Day Five had shorter periods, we had our first pep rally of the school year. The students signed out the iPods and logged into the Edmodo classroom. Each class then followed the link to a Google Form that was embedded into the class wiki. They were asked 8 questions, such as name, period, what tools they were comfortable with, which ones they weren’t what tools would they like to learn about. This will give me some basic information as to how they are adjusting to the new tools in class.
Once they finished filling out the short form, they were directed to the Evernote app on the iPods. Students were to create accounts or log in and we worked with typing on the iPods. I also modeled how Evernote works on a computer, by projecting the process onto the Polyvision board. Students practices taking screenshots on the iPods so they could upload them to Evernote, it seemed to be a very productive day, except for my last class. The announcements for the pep rally interrupted the class, so we stopped signing out iPods and discussed how the week went.
Overall the week went well and we seemed to accomplish a good bit of basic work. the students are catching on quickly, so we can start getting into curriculum sooner rather than later. I did not want to overwhelm students by tossing them into new technology and then dumping curriculum on top of that right away. It would be unfair and many could shut down and be lost for the year. As for signing the iPods out and back in, we are down to 7 or 8 minutes in my larger classes, not bad considering I have around 30 students in some classes, to under 5 minutes in my smaller classes.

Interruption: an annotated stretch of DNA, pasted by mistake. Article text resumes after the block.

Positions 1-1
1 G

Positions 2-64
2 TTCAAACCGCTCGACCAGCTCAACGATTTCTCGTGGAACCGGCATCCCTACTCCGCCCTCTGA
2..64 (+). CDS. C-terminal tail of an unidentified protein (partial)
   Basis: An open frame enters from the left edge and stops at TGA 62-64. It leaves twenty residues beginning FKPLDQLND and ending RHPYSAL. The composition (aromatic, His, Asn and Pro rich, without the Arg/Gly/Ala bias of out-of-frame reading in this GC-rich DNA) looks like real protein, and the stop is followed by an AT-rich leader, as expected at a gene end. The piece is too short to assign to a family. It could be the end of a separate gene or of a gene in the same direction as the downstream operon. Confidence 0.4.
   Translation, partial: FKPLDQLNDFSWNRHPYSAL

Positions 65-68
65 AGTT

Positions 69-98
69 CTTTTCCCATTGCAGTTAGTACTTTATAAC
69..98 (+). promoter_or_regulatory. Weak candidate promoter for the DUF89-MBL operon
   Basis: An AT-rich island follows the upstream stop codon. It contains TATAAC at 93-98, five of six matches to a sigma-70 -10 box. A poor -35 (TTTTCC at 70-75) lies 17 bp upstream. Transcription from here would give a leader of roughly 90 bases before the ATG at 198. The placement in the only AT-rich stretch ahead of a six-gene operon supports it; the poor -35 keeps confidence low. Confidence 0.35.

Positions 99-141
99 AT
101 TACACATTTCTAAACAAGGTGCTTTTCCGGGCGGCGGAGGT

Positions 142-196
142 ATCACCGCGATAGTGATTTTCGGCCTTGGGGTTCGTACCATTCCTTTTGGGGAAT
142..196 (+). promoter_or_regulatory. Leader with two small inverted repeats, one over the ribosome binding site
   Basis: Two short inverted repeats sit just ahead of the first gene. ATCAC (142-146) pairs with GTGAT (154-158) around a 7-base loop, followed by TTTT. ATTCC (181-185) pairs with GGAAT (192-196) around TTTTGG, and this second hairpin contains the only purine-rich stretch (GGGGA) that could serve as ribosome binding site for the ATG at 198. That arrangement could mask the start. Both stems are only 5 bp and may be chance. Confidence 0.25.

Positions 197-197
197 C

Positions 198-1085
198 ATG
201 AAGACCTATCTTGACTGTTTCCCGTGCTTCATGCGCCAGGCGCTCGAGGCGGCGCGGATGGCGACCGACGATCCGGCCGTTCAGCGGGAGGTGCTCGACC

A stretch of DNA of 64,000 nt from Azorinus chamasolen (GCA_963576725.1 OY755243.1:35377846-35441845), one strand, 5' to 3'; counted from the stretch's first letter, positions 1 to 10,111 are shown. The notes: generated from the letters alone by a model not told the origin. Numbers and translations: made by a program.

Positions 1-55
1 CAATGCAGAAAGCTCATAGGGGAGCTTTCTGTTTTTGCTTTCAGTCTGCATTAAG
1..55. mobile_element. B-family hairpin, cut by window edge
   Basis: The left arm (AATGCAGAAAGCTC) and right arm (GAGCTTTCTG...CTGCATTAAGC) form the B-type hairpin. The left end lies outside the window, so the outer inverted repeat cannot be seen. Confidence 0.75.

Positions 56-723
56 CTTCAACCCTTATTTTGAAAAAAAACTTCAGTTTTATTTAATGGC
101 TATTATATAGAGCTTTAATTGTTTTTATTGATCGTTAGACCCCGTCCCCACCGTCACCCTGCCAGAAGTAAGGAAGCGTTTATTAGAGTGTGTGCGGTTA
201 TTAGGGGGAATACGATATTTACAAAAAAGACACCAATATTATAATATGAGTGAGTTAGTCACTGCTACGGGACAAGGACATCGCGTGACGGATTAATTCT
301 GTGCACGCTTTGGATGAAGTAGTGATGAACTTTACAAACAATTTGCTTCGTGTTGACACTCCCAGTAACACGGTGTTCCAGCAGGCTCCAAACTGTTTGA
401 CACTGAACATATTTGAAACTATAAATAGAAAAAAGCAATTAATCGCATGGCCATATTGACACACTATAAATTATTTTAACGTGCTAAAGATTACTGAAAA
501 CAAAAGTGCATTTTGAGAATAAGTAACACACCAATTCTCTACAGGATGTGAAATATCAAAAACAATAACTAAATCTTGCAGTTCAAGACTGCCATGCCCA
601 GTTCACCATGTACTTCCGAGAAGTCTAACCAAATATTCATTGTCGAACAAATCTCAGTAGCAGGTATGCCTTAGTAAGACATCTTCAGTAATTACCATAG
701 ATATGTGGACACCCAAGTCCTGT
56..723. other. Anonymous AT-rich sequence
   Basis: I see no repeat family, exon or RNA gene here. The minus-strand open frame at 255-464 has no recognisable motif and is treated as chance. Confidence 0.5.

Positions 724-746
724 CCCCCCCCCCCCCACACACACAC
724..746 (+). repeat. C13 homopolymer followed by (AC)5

There are a few more basic tools to be introduced next week, along with the first Blog assignment of the year using the iPods, but that is another post for another day.
Okay, I paraphrased a popular tag line from a commercial as my title…bad cliche. I just wanted to emphasize the fact that setting up blogs for my classes was not difficult, it just took some time. If I was a better typist, I could have finished the set up process in half the time if not less. Here is the process: